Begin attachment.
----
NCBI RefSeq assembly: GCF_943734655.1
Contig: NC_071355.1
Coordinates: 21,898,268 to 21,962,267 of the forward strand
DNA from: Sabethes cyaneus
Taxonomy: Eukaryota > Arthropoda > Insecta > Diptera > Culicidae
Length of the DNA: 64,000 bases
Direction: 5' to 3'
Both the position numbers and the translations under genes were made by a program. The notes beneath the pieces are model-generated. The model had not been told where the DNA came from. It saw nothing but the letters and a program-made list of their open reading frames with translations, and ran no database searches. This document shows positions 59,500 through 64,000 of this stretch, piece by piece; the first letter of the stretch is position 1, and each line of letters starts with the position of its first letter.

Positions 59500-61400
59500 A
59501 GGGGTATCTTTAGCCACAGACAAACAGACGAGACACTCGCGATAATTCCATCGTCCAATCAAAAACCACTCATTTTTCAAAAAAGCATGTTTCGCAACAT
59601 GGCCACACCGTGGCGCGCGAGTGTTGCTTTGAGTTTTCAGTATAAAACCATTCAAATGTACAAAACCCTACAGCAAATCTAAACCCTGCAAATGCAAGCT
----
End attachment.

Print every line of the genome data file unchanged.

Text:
NCBI RefSeq assembly: GCF_943734655.1
Contig: NC_071355.1
Coordinates: 21,898,268 to 21,962,267 of the forward strand
DNA from: Sabethes cyaneus
Taxonomy: Eukaryota > Arthropoda > Insecta > Diptera > Culicidae
Length of the DNA: 64,000 bases
Direction: 5' to 3'
Both the position numbers and the translations under genes were made by a program. The notes beneath the pieces are model-generated. The model had not been told where the DNA came from. It saw nothing but the letters and a program-made list of their open reading frames with translations, and ran no database searches. This document shows positions 59,500 through 64,000 of this stretch, piece by piece; the first letter of the stretch is position 1, and each line of letters starts with the position of its first letter.

Positions 59500-61400
59500 A
59501 GGGGTATCTTTAGCCACAGACAAACAGACGAGACACTCGCGATAATTCCATCGTCCAATCAAAAACCACTCATTTTTCAAAAAAGCATGTTTCGCAACAT
59601 GGCCACACCGTGGCGCGCGAGTGTTGCTTTGAGTTTTCAGTATAAAACCATTCAAATGTACAAAACCCTACAGCAAATCTAAACCCTGCAAATGCAAGCT